Protesters pull down Confederate statute in North Carolina
Posted August 14
A peaceful protest organized to stand in solidarity with Charlottesville, Virginia, took a turn Monday when protesters toppled a Confederate statute in Durham, North Carolina.
Demonstrators gathered at the old Durham County courthouse around the Confederate Soldiers Monument. The monument, dedicated in 1924, depicts a soldier holding a gun on top of a concrete pillar. The pillar is engraved "In memory of the boys who wore gray."
During the protest, a person climbed a ladder and tied a rope to the top of the statute as the crowd chanted, "We are the revolution."
Protesters pulled the rope and erupted in cheers as the statue toppled onto the ground. Several people ran up to the mangled statute, kicking it and spitting on it.
"The racism and deadly violence in Charlottesville is unacceptable, but there is a better way to remove these monuments," tweeted North Carolina Gov. Roy Cooper.
From New York to Indiana to California, numerous demonstrations have been organized since Saturday, when Heather Heyer was killed in Charlottesville while counterprotesting a white nationalist rally. Many demonstrators connected with each other through public Facebook events calling for supporters.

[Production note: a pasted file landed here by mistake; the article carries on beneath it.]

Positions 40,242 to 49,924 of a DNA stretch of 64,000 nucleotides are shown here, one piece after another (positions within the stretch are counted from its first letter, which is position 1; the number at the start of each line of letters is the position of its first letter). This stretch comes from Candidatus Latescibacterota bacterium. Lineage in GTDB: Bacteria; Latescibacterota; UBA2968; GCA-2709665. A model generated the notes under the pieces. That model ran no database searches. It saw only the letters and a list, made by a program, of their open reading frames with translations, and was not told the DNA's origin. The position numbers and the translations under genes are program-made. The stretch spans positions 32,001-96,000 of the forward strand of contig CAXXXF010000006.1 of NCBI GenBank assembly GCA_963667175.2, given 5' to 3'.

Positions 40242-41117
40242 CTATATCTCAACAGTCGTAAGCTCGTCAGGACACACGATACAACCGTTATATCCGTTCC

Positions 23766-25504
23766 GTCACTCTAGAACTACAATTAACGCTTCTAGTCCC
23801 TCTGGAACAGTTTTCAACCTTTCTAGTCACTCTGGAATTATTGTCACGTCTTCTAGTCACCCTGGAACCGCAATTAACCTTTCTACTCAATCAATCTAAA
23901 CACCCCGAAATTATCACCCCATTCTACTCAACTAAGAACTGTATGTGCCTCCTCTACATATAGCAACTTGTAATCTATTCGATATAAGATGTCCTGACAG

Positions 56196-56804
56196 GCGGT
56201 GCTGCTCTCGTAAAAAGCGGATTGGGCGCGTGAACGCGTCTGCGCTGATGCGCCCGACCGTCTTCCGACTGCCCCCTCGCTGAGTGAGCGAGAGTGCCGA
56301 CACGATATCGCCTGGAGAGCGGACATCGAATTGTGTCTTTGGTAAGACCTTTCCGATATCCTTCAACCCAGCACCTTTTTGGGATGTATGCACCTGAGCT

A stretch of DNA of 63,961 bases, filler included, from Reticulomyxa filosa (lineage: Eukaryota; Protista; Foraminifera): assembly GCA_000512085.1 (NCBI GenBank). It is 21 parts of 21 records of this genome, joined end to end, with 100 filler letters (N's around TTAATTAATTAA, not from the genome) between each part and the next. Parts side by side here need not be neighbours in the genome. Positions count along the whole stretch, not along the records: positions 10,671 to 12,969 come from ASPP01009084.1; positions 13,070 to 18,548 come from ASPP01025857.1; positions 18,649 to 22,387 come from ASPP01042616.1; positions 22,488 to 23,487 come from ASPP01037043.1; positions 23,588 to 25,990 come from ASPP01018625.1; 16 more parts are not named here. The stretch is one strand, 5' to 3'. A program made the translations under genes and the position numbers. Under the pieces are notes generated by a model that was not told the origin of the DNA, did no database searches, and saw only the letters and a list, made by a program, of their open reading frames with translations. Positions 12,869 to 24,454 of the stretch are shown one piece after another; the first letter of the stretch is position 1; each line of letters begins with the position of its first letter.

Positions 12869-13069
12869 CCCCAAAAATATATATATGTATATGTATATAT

"Emergency Protest -- Stand in Solidarity with Charlottesville," reads the Durham protest event page.
At the end of the event description it reads: "Tear down all white supremacist Confederate statues now!"
Durham City Police said no arrests were made because the incident occurred on county property. CNN has reached out to county officials for a statement.
'Old Joe' removed
On Monday in Gainesville, Florida, construction workers, approved by the city, removed a confederate statute called "Old Joe." The statute sat outside the Alachua County Administration Building for over 100 years.